As any pastor can tell you, Christians can be some of the most patient, thoughtful, and kind people in the world. Thank God for them! But they also know that some church members can be some of the most critical people on earth. Pastors, however, aren’t the only ones aware of this. Ask any ministry leader what the most difficult part of their job is and they will tell you it is dealing with fault-finders, critics. They know that regardless of how hard they try it will never be good enough for some folks. That’s why it takes a thick skin to stay in the ministry over the long haul –they can’t take the heat so they get out of the kitchen. And if they throw in the towel, guess who speaks most harshly of them? Yeah you guessed it— the very ones who criticized and discouraged them to start with! However, there is someone who, for all practical purposes, usually quits before they do, and that’s the critic himself.
I can tell you from nearly half a century of ministry that most critics aren’t faithful in attendance or ministry. They tend to bounce around like a rubber ball. About the only way to keep them going is to cave in to every complaint, succumb to every suggestion they make, and let them rule the roost. In other words, if they aren’t running the show they bail out. If they don’t get their way they take their bag of marbles, like a child, and head for home. That’s exactly where some members are right now. They got upset about something so they dropped out. And eventually the reason for their rebellion will filter back to the pastor— they will see to that! So they sit at home pouting when they ought to be serving God. Instead of getting their heart right and getting back into church, they try to justify their rebellion by pointing out the faults of others— as though they are better than them. They criticize others but fail to take any responsibility for their own actions. They quit on God because of what somebody else has done, or didn’t do. Does that make any sense?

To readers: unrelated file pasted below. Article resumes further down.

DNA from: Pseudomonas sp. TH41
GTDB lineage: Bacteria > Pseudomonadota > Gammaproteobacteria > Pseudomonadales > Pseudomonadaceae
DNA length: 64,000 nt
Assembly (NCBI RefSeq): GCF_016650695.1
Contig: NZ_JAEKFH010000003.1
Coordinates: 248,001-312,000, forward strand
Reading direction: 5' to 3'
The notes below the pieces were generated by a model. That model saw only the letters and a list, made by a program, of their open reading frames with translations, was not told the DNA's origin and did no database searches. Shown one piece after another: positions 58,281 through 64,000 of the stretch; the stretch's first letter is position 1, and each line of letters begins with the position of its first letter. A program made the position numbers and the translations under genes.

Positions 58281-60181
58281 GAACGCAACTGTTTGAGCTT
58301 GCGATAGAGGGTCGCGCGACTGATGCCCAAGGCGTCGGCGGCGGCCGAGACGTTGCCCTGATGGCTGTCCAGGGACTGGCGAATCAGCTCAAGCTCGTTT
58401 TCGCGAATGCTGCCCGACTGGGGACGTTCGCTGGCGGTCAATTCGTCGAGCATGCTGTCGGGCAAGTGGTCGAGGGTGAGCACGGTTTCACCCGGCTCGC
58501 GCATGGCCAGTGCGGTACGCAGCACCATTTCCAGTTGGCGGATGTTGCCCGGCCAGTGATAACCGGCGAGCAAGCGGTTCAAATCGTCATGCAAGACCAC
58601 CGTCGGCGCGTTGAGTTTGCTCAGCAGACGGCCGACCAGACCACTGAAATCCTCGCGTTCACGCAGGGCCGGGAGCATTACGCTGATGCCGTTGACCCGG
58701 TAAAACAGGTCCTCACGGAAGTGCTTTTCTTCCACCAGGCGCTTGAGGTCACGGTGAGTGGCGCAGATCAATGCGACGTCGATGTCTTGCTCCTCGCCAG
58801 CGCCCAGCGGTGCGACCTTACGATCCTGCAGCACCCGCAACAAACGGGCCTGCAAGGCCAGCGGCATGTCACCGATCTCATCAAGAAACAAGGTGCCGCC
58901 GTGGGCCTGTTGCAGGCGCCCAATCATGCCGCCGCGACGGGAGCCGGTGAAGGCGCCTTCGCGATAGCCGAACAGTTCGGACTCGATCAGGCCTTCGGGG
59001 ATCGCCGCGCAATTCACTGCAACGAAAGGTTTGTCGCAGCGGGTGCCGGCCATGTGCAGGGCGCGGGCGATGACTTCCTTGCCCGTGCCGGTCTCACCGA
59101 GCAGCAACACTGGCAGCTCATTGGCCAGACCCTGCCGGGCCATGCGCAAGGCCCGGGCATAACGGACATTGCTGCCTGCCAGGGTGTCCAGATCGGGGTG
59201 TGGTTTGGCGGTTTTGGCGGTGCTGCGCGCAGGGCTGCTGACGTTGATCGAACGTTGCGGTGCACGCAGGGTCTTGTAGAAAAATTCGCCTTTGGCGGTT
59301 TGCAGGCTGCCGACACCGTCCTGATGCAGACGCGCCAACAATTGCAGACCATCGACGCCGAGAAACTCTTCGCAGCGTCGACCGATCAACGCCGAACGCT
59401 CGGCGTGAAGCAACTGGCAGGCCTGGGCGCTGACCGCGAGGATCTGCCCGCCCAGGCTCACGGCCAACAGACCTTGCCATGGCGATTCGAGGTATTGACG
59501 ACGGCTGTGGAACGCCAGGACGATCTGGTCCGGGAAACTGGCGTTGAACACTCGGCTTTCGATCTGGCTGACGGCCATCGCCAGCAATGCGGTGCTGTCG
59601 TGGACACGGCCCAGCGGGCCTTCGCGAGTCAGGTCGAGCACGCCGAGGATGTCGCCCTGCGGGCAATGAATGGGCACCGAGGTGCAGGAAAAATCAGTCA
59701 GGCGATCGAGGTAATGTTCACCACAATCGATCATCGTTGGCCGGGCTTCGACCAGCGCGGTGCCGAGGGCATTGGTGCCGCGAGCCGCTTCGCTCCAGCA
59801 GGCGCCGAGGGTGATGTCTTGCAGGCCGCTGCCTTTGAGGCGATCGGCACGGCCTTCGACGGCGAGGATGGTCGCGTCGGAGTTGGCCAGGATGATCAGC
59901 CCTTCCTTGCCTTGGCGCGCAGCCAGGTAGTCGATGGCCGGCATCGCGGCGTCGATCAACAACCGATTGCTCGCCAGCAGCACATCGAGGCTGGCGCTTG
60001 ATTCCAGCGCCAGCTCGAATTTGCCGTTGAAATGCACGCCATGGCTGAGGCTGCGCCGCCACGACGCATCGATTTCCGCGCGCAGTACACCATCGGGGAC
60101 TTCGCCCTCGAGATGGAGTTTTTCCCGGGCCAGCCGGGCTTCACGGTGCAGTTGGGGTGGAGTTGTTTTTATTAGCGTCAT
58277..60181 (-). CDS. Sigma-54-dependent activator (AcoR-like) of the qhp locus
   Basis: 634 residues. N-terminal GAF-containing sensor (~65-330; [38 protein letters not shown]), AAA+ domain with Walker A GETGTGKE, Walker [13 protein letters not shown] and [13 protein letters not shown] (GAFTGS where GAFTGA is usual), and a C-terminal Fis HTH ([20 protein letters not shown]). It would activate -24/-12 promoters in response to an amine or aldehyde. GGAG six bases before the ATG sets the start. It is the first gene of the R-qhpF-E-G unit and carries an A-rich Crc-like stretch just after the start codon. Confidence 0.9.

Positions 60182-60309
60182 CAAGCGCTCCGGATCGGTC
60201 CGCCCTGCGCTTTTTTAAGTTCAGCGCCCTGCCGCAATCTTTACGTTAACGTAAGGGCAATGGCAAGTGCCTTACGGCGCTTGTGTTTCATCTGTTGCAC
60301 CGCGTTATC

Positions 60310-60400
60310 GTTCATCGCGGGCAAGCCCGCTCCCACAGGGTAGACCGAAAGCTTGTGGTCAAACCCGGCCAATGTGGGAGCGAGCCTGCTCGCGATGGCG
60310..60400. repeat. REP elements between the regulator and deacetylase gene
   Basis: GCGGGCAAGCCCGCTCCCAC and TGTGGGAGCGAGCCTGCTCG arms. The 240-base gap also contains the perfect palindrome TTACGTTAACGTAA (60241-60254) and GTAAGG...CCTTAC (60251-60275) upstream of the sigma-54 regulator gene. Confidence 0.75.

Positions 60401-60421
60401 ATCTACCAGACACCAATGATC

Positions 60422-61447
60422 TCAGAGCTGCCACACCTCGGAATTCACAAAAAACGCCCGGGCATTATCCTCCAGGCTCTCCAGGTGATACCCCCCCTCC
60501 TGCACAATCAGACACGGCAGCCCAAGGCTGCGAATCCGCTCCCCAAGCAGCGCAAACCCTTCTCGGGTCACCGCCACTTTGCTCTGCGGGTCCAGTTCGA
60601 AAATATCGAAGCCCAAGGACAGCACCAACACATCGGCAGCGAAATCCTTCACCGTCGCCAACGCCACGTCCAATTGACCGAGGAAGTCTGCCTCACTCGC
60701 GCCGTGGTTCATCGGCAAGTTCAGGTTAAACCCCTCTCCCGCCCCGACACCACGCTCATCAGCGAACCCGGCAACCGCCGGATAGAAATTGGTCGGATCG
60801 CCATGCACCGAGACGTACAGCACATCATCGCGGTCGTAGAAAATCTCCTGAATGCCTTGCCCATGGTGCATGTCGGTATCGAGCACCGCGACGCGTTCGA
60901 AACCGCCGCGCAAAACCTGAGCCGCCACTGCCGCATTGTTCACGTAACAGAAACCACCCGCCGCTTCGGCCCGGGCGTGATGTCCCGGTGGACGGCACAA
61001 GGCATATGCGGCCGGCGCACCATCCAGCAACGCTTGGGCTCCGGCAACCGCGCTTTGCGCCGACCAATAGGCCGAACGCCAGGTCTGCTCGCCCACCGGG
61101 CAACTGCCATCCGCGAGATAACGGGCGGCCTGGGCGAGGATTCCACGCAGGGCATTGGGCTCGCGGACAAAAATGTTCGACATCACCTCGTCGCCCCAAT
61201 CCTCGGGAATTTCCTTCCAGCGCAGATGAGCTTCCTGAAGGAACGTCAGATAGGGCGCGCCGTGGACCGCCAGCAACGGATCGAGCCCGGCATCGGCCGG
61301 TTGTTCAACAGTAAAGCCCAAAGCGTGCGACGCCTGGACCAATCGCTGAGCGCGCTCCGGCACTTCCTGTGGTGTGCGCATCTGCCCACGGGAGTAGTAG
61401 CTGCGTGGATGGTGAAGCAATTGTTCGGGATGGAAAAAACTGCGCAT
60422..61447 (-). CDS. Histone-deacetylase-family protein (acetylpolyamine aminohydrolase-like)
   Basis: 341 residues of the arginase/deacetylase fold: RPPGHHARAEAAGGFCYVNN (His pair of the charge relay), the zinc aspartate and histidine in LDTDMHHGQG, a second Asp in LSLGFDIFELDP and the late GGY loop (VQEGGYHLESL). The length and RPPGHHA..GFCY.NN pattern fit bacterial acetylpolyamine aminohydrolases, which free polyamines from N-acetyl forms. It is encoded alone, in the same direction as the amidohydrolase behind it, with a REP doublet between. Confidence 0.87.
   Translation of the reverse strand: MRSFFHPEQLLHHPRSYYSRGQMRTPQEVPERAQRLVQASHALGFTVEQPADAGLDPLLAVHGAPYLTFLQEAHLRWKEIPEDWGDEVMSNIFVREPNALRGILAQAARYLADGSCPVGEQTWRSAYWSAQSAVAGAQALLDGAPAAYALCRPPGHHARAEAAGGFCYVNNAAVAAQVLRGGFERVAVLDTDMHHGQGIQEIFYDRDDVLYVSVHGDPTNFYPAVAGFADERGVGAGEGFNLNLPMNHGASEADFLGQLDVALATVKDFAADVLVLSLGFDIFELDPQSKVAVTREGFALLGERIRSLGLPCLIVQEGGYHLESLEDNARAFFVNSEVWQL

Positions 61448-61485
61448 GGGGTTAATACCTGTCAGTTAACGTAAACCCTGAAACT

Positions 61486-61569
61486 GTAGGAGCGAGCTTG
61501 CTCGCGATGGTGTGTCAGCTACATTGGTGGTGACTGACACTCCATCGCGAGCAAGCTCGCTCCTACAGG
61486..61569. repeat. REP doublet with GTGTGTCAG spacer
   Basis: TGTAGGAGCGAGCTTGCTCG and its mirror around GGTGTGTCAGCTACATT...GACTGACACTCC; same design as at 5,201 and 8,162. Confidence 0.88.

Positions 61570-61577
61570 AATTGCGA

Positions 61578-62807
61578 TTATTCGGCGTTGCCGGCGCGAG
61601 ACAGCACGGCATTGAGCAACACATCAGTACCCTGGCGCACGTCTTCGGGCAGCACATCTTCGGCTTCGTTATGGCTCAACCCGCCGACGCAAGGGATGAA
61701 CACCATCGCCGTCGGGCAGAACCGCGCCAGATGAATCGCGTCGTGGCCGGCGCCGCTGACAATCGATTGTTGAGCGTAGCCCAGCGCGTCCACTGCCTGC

Here’s something else I’ve learned– most of these people are sitting on the edge of their seat waiting for the pastor to contact them and ask “What’s wrong?” Other pastors can do as they please, but I refuse to play that game. I am not going to waste my time being a baby-sitter for childish critics who see everyone’s faults but their own. If that describes you, you might as well look somewhere else, because I’m not coming. As a general rule, no one loves the church more than the pastor, yet no one is more aware of its faults and still he continues on. My point is this— seeing faults in a church doesn’t give you the right to leave it. Awareness of its faults should make you more helpful, not more of a hindrance. Any pastor worth his salt doesn’t cut and run just because the church is less than perfect. Neither should you! Why should the failure of someone else cause you to fail?
One of the saddest things about these people is that, based on my experience, they seldom change. Although they could recover, the very nature of their problem makes it difficult. Their pride makes them critical and it also keeps them from admitting they are wrong. They have a reputation for being hard to please and they live up to it—year after year! I suspect some have died because of it. So,if you are a church critic I hope you will be the exception of the rule and ask God to deliver you from the sin of fault-finding. Rather than mentioning every flaw you see help us mend them. But you will have to start with your own before you can be of help to others. May God help me be a better example for you. Together we can make a difference, but we have to be different. Think about it!